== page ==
Today I’m excited to show you how to sew pom pom trim onto your projects. I love to sew with pom pom trim and have picked up a few tricks over the years that I’ll share with you today. If you like this article you may also like this roundup of 20 Pom Pom Inspired Projects to Sew for Summer!
I love to sew with pom pom trim (some may refer to it as pom pom fringe). Last summer I felt like there was pom pom trim on everything from shorts, to tote bags to dresses. It’s such a fun way to add a little bit of extra detail to your sewing project.
Here are a few projects that I’ve shared in the past that feature pom pom trim (click the photo to go to the tutorial):
Every time I post a project using pom pom trim I always get a few questions regarding how to work with the trim. I admit that the stuff can be kind of frustrating to sew with at times.
There are two main ways that I like to work with pom pom fringe, I’ll cover both of them today.
The first technique involves the use of a zig zag stitch.
I find that the best way to attach pom pom trim that has a flat edge to a project is to use a zig zag stitch. For this to work you need at least 1/4″ of flat edge on your trim. I find that this technique works well for both small and large pom pom trim (like the big white pom poms on the pillow in the photo at the top).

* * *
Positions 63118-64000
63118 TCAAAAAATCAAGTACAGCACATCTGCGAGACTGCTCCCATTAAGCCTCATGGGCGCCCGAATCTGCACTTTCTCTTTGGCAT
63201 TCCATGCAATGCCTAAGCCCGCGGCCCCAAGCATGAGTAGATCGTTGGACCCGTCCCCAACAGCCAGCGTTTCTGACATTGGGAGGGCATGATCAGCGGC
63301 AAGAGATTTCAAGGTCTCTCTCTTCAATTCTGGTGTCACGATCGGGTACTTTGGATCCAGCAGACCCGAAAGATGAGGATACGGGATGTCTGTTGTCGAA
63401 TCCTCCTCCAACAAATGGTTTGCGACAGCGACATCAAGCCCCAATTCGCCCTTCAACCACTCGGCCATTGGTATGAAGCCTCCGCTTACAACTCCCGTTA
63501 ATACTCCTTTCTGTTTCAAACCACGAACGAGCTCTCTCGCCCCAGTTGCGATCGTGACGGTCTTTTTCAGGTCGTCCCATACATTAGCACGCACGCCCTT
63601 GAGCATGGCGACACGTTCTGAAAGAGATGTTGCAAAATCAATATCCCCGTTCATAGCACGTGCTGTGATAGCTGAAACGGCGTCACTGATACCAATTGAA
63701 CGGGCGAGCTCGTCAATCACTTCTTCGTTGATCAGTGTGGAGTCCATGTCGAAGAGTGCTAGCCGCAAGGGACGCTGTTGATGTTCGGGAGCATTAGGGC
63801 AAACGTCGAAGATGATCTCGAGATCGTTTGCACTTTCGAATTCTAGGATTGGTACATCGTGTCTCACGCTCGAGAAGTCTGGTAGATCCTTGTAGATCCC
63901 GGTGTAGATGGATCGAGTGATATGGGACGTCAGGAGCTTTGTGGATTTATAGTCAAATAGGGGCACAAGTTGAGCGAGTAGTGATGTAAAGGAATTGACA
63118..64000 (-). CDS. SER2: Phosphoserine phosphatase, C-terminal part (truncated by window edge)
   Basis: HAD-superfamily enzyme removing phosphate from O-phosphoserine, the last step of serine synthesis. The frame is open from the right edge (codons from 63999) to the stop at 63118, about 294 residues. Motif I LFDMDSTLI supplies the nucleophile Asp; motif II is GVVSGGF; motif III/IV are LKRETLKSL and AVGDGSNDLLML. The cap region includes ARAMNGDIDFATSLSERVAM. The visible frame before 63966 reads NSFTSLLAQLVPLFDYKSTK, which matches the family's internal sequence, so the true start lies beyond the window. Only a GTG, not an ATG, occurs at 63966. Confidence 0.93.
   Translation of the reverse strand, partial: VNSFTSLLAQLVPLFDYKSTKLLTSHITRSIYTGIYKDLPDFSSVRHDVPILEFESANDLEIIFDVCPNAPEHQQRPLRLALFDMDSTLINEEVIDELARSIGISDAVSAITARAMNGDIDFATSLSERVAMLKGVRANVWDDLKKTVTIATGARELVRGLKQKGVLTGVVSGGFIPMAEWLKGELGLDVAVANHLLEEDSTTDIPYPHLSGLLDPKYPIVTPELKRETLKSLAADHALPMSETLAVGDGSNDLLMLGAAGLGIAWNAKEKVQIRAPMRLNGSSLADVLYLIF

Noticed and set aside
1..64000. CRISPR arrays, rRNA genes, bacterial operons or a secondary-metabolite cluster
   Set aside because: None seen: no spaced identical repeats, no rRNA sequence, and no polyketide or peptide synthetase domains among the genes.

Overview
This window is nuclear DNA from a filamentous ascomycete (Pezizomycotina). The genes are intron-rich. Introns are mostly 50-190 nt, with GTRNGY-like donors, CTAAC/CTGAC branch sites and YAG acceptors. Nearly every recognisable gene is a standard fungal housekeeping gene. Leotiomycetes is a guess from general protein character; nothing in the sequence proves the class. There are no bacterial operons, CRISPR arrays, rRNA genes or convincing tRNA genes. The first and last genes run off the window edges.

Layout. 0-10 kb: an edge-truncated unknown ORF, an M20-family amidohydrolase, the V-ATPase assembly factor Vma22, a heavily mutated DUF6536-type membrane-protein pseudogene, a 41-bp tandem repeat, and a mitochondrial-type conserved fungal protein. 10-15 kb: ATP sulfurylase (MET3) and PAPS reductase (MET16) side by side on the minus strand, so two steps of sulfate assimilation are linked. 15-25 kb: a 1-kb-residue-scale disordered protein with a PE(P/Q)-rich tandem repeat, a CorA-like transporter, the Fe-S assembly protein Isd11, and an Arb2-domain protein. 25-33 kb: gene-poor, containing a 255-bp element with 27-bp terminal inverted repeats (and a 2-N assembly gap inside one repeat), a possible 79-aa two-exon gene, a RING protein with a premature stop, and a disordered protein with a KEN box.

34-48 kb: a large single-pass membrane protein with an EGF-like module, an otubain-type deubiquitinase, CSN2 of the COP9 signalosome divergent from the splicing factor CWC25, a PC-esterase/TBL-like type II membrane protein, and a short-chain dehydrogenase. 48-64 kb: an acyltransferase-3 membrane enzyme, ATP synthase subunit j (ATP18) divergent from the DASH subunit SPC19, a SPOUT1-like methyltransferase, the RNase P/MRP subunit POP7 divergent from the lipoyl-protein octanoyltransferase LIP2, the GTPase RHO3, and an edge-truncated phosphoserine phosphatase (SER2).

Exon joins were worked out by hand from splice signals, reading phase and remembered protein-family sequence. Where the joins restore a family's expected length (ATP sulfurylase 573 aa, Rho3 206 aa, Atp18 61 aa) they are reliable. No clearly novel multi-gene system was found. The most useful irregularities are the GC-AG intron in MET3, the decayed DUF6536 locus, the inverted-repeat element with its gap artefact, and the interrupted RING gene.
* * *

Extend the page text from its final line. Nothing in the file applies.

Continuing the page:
Simply lay your trim out on your project (in this case a pillow) and line up the flat edge of the trim with the raw edge of the pillow. Set your machine to a zig zag that is approximately the same width as the flat part of your trim. Then simply stitch the trim to the pillow. I find it easiest to feed the trim as I go, as compared to pinning all of the trim down before hand.
If the edge of your trim is going to show on your finished project (i.e. it’s not hidden in the seam as it is with a pillow) just use the same color thread as your trim.
The second way I like to sew down pom pom trim is using a cording foot. A cording foot has a “groove” underneath meant to pass piping or cording through it.
To attach the trim with the cording foot simply feed the trim under the foot where the cording would go. This technique works really well for tiny pom pom trim that doesn’t seem to have much of an edge. Make sure as you feed your trim through the foot that it remains flat and doesn’t twist as you sew.
There you have two of my favorite ways to sew with pom pom trim, do you guys have a favorite way? If so leave it in the comments so that everyone can benefit from your tips!